All about cat and dog ear issues

doctor checking dog's ear

Does your dog have an ear infection?

Symptoms of ear infections in dogs. 

All about ear infections

dog playing with balls

Ear yeast infections in dogs

Yeast in dog ears can cause a big problem.

Yeast and dog ears

dog looking at the cam

Does your dog have ear mites?

What "coffee grounds" in ears might mean. Ear mites in dogs

doctor cleaning dog's ear

How to treat a dog ear infection

What works to treat ears, plus what can hurt your pet. What vets recommend

dog scratching its ear

Why is my dog scratching their ear?

Sometimes a scratch is more than a little tickle. Decode ear scratching

dog lying its owner lap

Treating dog ear infections without a vet

What to know about popular home remedies. Help ear infections

A cat getting its ear cleaned

Does your cat have ear mites?

What to know about ear mites in cats and kittens. More about ear mites

A cat getting their ears cleaned by the vet

How to clean cat ears

A step-by-step guide to help you and your cat. Get our tips

Two vets examining a cat's ear

Does your cat have an ear infection?

Know the symptoms of ear issues in cats. Help for ear infections

Commonly asked questions about pet ear care

A:Many pets will hide their symptoms, even if their ear infection is actually quite painful. If your furry friend’s ears are itchy, stinky, or have any kind of discharge, or if they react negatively when you touch them, bring them in to see the vet.
A:Liquid ear cleaners should only be used at the direction of your veterinary team — too often can inflame ears, dry them out, and lead to increased wax production, all of which can then lead to ear infections.

You can wipe your pet’s ear and the entry to their ear canal with a soft tissue or cotton ball as often as once a week. But never use a cotton swab inside the ear! It’s just too easy to damage those delicate ear structures.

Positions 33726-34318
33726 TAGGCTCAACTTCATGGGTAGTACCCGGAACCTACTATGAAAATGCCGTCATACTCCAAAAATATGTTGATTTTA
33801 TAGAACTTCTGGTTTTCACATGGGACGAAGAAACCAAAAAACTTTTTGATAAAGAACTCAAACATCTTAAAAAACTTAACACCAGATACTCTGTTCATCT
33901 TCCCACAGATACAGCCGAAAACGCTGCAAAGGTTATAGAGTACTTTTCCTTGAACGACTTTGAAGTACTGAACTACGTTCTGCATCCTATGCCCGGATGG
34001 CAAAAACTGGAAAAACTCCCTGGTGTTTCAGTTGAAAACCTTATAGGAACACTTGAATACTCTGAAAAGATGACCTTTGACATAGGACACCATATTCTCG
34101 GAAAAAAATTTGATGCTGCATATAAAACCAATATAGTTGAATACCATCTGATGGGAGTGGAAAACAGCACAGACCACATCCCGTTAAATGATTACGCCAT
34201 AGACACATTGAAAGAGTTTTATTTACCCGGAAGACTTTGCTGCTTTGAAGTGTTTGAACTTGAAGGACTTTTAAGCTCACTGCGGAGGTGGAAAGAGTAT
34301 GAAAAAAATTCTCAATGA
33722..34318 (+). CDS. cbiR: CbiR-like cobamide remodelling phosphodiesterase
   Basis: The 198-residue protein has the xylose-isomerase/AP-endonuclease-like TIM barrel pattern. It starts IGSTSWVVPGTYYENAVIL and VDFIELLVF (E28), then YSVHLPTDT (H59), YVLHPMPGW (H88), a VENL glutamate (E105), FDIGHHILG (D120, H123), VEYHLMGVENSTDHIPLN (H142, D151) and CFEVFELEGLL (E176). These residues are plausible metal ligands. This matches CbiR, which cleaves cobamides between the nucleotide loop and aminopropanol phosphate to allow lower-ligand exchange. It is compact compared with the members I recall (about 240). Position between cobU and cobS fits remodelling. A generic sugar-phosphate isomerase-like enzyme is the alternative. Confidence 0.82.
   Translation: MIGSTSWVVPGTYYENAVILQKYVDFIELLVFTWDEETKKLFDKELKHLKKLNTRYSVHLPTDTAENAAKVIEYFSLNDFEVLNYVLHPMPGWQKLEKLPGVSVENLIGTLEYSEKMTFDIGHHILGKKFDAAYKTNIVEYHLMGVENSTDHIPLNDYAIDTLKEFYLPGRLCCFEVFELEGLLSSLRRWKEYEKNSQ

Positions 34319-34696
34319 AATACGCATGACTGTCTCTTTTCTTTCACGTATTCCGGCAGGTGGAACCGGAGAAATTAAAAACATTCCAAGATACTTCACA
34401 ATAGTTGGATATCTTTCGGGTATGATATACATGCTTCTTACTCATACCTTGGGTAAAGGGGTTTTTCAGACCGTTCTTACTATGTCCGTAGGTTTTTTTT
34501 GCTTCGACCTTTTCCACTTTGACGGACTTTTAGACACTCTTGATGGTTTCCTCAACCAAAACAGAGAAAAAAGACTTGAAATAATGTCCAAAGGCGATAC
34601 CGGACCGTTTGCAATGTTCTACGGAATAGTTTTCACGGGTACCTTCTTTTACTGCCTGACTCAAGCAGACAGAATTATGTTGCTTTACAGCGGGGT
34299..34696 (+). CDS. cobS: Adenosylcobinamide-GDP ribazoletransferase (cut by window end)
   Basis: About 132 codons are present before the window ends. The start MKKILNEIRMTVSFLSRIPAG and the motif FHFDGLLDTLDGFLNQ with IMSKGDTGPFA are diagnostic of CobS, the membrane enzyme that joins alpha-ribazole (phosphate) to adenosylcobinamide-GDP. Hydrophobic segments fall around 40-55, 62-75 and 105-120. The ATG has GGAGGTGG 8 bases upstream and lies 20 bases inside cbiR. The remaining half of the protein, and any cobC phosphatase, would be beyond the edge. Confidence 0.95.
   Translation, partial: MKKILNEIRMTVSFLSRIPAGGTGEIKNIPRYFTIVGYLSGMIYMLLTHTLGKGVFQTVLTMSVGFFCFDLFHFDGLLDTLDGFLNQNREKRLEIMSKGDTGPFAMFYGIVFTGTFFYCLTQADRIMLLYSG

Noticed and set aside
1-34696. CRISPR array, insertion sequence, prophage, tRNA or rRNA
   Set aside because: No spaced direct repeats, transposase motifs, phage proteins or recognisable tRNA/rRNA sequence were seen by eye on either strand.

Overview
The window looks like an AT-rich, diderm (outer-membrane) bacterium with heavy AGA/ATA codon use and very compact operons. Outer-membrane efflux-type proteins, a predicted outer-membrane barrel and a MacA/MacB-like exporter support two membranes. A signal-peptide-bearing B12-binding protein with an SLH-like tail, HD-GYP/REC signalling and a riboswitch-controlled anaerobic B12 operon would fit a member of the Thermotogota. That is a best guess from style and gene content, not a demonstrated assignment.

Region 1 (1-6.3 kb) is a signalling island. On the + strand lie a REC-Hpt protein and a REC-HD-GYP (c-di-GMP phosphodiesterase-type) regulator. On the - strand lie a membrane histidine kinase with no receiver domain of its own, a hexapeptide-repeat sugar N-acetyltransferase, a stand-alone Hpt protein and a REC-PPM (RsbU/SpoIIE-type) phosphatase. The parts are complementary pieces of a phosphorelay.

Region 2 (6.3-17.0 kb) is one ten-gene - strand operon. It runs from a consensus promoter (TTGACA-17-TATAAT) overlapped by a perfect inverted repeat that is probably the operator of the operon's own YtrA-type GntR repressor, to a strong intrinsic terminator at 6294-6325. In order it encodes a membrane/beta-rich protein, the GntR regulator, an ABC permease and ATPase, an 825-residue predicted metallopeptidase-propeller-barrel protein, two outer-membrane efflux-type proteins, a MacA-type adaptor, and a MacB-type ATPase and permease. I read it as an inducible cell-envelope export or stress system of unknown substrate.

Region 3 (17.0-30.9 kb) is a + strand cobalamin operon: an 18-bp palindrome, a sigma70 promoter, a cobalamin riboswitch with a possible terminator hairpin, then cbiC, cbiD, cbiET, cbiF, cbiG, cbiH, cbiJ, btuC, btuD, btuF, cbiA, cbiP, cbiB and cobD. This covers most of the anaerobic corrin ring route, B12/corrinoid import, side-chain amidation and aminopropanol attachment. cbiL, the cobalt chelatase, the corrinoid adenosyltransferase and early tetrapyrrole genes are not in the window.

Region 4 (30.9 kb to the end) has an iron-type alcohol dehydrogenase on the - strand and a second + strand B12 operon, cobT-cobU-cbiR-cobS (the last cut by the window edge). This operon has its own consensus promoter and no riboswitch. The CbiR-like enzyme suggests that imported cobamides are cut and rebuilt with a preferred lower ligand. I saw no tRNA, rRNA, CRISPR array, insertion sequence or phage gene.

A:Are they acting normally? You’re probably okay. Are they prone to ear infections? Keep a special eye out for symptoms of ear infections, like discharge, bad ear smells, and pain. If you see anything worrisome, check with your veterinarian about your concerns.
A:Unfortunately, many bumps on pet ears can look alike, especially if your pet is too wiggly to give you a good look. Your best bet is to consult your veterinarian for next steps and help to put your mind at ease.

Our vets can help you find out what’s causing your pet’s ear issues, work with you on a treatment plan, and prescribe safe and effective medications to help treat your pet. We can even work with you to help prevent future problems! Make an appointment


For a step-by-step play on how to clean (and medicate, if prescribed by a vet) pet ears, check out the following pages. Clean dog ears Clean cat ears

A:If your dog or cat has food allergies, it can increase their chances of getting ear infections. Check with your vet to see if they suspect a connection and how it can be managed.
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More about pet health

A vet examining a cat's teeth

Professional dental cleanings

How and why dental cleanings can help oral health.

Why cleanings count

A small dog and a cat eating from metal bowls

A guide to pet food allergies

Ingredients and symptoms to look out for.

Dog and cat allergies

An orange and white cat lying next to a brown dog in the sun

Cat and dog skin and coat care

Help for parasites, allergies, and other skin and coat problems.

Improve your pet’s skin and coat


doctors checking dog at hospital
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